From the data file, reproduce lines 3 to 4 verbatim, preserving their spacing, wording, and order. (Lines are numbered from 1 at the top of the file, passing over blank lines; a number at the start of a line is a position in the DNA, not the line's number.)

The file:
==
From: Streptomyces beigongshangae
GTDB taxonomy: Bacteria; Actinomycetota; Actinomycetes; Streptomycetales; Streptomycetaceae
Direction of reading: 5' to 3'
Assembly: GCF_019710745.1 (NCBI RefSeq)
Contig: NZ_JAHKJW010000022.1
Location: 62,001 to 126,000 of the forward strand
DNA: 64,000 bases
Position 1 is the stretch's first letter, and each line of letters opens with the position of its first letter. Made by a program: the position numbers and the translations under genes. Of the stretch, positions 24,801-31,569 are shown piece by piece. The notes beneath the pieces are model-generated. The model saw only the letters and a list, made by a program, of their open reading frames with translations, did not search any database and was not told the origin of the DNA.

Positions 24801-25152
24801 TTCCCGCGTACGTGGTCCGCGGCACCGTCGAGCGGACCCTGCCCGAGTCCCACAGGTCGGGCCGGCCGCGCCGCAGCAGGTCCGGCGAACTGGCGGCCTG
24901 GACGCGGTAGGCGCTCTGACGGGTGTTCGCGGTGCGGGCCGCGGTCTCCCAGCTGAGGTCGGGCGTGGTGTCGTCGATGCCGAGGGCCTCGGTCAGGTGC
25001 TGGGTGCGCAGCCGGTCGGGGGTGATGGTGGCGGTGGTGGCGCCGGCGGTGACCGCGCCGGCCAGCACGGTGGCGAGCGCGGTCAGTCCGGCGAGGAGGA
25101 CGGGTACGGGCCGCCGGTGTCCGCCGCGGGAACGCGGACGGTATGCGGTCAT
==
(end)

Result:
Direction of reading: 5' to 3'
Assembly: GCF_019710745.1 (NCBI RefSeq)